Comparative Study of the Incidence of Port Site Infection in Disposable Ports and Reprocessed Disposable Ports in Laparoscopic Cholecystectomy

Surg Laparosc Endosc Percutan Tech. 2022 Dec 1;32(6):650-654. doi: 10.1097/SLE.0000000000001104.


Introduction: Port site infection (PSI) is a rare complication of laparoscopic surgery that can reduce the benefits of this minimally invasive surgery and increase postoperative complications. As a variety of disposable ports (single-use ports) and reprocessed ports are used in laparoscopic surgeries, this study was conducted to compare the incidence of PSI in disposable ports and reprocessed disposable ports in laparoscopic cholecystectomy (LC).

Materials and methods: In this prospective cohort study, 473 patients were studied. Two hundred fifteen and two hundred fifty eight were in the disposable port group and reprocessed disposable port group, respectively. The demographic characteristics and incidence of superficial and deep infection were evaluated using the researcher-made checklist of infection assessment standards at intervals of 3 to 5 and 5 to 14 days following LC using call and physical examination on day 14. Data analysis was performed using descriptive statistics and statistical tests in SPSS software.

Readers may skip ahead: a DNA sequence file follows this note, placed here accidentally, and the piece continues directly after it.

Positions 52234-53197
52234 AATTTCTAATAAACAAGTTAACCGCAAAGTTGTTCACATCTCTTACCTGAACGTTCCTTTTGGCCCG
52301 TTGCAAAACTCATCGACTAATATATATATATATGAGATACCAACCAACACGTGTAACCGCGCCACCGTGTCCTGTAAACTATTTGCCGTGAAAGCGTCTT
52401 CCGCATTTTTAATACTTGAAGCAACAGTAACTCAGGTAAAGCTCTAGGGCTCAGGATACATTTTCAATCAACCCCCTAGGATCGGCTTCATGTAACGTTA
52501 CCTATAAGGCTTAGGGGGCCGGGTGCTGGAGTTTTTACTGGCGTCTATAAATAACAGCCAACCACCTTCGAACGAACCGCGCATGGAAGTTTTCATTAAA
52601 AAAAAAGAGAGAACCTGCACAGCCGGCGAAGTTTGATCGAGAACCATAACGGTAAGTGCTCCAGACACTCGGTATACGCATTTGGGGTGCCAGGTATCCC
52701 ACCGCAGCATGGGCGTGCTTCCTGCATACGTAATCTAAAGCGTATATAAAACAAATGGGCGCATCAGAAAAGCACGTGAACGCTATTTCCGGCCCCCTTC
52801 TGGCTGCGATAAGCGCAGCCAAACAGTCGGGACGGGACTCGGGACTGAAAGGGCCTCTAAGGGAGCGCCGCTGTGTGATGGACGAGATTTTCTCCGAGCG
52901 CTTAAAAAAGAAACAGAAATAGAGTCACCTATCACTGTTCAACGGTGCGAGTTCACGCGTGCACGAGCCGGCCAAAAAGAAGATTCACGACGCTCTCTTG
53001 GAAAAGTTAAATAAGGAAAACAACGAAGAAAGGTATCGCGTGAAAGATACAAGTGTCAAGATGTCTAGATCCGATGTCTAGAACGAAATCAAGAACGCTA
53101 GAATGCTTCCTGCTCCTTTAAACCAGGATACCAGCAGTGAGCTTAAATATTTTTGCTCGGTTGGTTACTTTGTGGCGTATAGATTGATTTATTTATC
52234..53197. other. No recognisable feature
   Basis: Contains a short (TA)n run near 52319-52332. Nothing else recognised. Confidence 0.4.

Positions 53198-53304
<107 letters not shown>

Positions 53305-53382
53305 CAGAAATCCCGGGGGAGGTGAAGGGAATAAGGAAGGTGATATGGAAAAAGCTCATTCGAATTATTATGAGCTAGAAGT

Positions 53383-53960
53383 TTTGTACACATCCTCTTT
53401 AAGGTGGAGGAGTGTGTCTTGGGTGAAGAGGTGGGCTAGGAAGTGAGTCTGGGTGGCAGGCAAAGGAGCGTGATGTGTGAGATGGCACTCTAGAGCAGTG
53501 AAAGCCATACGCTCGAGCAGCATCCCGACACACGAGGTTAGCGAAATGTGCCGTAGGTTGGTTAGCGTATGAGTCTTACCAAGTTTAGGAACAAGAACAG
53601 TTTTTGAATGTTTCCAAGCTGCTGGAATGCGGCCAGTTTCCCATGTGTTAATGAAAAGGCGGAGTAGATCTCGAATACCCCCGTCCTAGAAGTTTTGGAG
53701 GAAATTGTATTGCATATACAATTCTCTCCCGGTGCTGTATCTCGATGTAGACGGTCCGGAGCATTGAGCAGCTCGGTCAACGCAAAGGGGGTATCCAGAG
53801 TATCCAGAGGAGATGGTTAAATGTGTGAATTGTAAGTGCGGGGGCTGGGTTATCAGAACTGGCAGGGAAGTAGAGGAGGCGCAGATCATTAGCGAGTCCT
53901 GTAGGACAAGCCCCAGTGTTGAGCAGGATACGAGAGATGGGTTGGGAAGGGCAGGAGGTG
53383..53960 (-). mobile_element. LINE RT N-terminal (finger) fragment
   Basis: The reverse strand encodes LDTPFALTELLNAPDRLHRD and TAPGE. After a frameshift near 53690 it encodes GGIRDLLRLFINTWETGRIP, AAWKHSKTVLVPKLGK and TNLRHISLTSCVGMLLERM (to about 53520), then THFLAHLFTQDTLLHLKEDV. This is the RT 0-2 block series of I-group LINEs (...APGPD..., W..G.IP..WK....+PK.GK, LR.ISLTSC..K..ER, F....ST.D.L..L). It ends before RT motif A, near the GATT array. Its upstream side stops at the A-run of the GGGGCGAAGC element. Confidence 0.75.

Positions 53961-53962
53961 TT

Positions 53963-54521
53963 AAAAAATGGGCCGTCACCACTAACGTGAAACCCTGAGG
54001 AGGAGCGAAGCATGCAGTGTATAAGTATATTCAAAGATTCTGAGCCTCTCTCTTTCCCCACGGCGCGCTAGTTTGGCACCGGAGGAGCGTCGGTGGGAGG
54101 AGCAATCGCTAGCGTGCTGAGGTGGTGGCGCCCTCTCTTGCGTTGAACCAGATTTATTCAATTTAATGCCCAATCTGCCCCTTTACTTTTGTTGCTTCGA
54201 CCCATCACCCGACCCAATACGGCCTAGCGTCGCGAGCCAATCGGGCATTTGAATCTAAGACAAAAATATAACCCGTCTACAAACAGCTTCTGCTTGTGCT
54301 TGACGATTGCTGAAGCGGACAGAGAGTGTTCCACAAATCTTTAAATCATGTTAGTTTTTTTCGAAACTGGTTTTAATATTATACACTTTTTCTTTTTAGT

Results: The incidence of PSI, 3 to 5 and 5 to 14 days after surgery in the reprocessed disposable port group was significantly higher than that in the disposable ports group. In both groups, all PSI accrued in the epigastric port area (where the gallbladder was removed) ( P < 0.05).

Conclusion: On the basis of the results, our study suggests using disposable ports instead, and in the case of using reprocessed disposable ports in LC, upgrading of disinfection and sterilization techniques is necessary.

MeSH terms

  • Cholecystectomy, Laparoscopic* / adverse effects
  • Cholecystectomy, Laparoscopic* / methods
  • Humans
  • Incidence
  • Laparoscopy*
  • Prospective Studies